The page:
Bishop Schnase writes on “Redeeming Time.” By that, he means “making time sacred, useful to God, holy” (119). Schnase adds:

… redeeming the time involves discovering the holy, gift-like quality, the grace of time. It involves perceiving time differently, looking at time through God’s eyes. (119)

I have always been interested in time, specifically how to make the most of it (see last year’s post, Time Management). I’ve also always been interested in improving my use of time!

The language of “redeeming time” comes from the King James Version: “Redeeming the time, because the days are evil” (Ephesians 5.16) and “Walk in wisdom toward them that are without, redeeming the time” (Colossians 4.5). The New Living Translation puts them this way: “Make the most of every opportunity in these evil days” (Ephesians 5.16) and “Live wisely among those who are not believers, and make the most of every opportunity” (Colossians 4.5).

Here are five practices that help make the most of time …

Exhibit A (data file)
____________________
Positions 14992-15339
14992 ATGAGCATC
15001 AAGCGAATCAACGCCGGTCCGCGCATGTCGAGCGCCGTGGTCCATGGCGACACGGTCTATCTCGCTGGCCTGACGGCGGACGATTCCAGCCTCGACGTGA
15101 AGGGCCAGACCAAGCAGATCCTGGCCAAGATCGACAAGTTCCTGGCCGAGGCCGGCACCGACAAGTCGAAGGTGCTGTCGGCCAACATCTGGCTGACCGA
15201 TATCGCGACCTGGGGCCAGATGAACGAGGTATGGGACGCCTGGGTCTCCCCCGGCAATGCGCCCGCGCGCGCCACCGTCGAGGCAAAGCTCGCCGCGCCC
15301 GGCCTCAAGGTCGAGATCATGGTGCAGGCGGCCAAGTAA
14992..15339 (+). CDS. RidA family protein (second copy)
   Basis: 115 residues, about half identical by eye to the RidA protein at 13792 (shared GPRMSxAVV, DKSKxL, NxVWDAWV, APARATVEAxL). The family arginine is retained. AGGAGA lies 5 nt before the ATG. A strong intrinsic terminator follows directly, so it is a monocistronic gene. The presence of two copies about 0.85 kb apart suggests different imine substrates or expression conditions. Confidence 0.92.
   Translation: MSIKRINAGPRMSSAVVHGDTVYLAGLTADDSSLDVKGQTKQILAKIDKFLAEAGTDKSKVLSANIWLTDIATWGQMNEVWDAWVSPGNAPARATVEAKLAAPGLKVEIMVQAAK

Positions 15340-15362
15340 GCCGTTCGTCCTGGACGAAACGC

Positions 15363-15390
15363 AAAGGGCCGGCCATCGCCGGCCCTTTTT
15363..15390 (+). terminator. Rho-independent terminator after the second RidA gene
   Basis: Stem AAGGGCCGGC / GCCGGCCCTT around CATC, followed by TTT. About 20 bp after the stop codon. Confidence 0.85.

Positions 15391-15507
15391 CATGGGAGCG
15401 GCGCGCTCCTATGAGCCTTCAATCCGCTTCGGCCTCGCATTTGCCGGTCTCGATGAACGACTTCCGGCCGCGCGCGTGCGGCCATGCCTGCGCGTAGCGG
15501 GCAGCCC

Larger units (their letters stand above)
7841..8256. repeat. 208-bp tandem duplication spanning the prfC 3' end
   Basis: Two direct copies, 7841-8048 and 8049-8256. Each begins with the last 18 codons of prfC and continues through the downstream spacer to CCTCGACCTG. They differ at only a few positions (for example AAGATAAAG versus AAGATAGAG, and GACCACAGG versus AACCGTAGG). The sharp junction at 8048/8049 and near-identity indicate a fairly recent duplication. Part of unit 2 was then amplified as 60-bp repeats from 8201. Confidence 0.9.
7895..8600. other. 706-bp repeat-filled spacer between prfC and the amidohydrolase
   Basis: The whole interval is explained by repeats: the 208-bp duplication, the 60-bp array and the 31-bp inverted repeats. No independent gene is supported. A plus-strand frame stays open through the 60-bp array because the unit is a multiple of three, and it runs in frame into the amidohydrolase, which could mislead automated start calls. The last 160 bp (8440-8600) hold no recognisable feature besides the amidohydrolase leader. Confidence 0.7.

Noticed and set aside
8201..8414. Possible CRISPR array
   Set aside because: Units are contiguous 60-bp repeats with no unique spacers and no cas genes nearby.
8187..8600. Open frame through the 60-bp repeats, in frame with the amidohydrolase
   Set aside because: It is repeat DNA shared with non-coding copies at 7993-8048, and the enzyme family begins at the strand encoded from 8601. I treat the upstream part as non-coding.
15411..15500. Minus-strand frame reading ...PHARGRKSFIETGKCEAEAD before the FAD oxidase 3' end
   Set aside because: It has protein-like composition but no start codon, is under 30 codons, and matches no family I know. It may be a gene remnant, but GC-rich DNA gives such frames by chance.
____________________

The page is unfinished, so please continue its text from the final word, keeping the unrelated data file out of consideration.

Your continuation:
1. Pray. “Teach us to use wisely all the time we have” (Psalm 90.12, CEV).

2. Pinpoint your mission. It’s impossible to make the most of our time if we aren’t clear on our purpose in life. When we know our mission, then we know what to say no to, which is critically important.

3. Prioritize your tasks. When we have pinpointed our mission, prioritizing tasks becomes easier—easier, not necessarily easy. See Michael Hyatt’s excellent post: Put the Big Rocks in First.

This is one of my challenges. I can prioritize tasks, but too often, I want to knock out a bunch of smaller tasks so that I can devote extended time to the big task(s). But sometimes, by the time I finish the lower-priority tasks, there’s not enough time for the big tasks!

4. Play. I’m sure we don’t do enough of it, but a healthy dose of play makes people more productive. That was a major premise of Jump Start Your Brain by Doug Hall, which I read a number of years ago. Of course, in our case, the kids help … when we let them!